Qatar shows new green credentials with first low-energy villa
Wednesday, September 04, 2013 - 02:04
Sept. 4 - Sensitive to criticism over its high carbon dioxide emissions, Qatar has opened its first ultra-low energy villa to show a new commitment to environmental sustainability. The oil-rich emirate hopes the development in capital Doha will pave the way for more sustainable properties to be built in the desert nation. Jim Drury reports.
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An oil rich nation where energy is extremely cheap, Qatar historically has had little incentive to curb its use of fossil fuels..but now, it's trying to shed its image as the world's largest per capita carbon dioxide emitter.
And in the capital Doha, this is ground zero - Qatar's first ultra-low energy villa.
Dr Alex Amato is head of sustainability at the Qatar Green Building Council.
SOUNDBITE (English) HEAD OF SUSTAINABILITY AT QATAR GREEN BUILDING COUNCIL AND PROJECT SUPERVISOR, DR ALEX AMATO, SAYING:
"The climate in Qatar is an extremely difficult one to deal with. Not only because we have extreme temperatures here, but we also, for part of that hot season, have very hard humidity as well. So, basically it's that this super insulated, super air tight envelope and this application in Qatar is really the concept."
Rows of solar panels on the roof power the home, while triple glazing and sun shading devices help mitigate temperature extremes. Inside, low energy lamps and automated light control systems improve energy efficiency.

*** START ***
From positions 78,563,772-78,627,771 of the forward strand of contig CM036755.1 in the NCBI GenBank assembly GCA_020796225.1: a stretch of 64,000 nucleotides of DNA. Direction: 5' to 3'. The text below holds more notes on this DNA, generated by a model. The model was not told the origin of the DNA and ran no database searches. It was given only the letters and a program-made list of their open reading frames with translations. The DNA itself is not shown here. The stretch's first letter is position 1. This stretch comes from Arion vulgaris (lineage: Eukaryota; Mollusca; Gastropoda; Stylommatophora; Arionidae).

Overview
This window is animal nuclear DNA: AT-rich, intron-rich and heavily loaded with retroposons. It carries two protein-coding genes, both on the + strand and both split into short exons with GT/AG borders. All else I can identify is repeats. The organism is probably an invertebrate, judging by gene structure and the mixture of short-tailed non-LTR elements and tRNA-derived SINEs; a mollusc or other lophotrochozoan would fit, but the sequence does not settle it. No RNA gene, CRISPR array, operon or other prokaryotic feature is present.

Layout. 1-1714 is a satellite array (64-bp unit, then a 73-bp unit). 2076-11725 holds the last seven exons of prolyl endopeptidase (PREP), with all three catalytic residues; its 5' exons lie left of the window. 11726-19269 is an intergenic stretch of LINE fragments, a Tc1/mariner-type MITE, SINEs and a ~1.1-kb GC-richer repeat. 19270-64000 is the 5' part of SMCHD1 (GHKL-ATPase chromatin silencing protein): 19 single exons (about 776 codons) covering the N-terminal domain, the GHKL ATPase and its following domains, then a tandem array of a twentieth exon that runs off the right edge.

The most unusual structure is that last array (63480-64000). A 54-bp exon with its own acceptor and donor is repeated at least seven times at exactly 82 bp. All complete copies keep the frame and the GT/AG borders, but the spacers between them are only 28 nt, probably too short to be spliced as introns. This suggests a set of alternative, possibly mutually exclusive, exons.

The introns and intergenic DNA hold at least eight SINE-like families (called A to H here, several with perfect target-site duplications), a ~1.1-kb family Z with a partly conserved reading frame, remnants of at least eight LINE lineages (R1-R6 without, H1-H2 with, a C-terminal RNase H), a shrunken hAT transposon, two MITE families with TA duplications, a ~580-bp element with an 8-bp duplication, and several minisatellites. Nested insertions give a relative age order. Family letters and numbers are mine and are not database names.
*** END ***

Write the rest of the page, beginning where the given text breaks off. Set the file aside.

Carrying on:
It's been built alongside a conventional villa, and both homes' emissions are being compared over the next six months.
Architect Diaa Al Masry admits it will be tough to convince Qataris to pay more money to have a sustainable home built with expensive, imported materials.
SOUNDBITE (Arabic) ARCHITECT SPECIALISING IN GREEN BUILDING CERTIFICATION SYSTEMS, DIAA AL MASRY, SAYING:
"One of the challenges is that specific materials and systems are unavailable, such as materials that are environmentally friendly or green. But, things are not too bad. The situation is improving over time."
Qatar's wealth is largely generated by plentiful oil and gas supplies. But in 2008, according to the World Bank, the country also emitted ten times the world average per capita of carbon dioxide emissions.
If the experiment succeeds, Qatar hopes sustainable development will catch on and help the country deflect its environmental critics.
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